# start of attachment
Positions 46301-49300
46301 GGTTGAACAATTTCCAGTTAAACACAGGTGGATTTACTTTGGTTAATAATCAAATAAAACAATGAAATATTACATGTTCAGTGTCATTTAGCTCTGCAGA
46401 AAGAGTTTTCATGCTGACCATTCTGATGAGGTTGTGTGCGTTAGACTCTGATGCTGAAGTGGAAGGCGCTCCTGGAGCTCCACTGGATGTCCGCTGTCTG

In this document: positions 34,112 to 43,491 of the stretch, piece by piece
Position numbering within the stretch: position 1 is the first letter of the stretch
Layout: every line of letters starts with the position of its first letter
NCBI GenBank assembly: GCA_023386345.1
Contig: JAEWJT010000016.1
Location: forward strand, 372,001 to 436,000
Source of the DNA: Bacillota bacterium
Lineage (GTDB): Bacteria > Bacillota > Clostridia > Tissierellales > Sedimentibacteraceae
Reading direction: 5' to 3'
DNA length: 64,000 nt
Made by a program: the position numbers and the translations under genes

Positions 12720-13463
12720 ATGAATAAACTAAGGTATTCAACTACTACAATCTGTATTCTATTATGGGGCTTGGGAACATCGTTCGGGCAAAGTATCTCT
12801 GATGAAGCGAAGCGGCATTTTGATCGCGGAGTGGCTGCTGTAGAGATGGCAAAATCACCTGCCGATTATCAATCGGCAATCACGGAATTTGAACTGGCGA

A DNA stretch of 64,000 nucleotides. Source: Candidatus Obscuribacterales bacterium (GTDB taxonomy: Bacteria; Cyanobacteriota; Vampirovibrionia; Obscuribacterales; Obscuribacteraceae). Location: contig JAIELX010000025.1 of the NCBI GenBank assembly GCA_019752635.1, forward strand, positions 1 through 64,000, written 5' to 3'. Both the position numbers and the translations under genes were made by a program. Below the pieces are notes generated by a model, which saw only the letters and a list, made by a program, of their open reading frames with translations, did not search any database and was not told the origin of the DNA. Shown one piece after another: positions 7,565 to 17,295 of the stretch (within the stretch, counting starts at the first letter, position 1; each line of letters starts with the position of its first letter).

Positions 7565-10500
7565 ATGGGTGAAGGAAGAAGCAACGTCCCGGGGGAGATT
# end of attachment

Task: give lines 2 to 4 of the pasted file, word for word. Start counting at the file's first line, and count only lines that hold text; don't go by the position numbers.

46301 GGTTGAACAATTTCCAGTTAAACACAGGTGGATTTACTTTGGTTAATAATCAAATAAAACAATGAAATATTACATGTTCAGTGTCATTTAGCTCTGCAGA
46401 AAGAGTTTTCATGCTGACCATTCTGATGAGGTTGTGTGCGTTAGACTCTGATGCTGAAGTGGAAGGCGCTCCTGGAGCTCCACTGGATGTCCGCTGTCTG

In this document: positions 34,112 to 43,491 of the stretch, piece by piece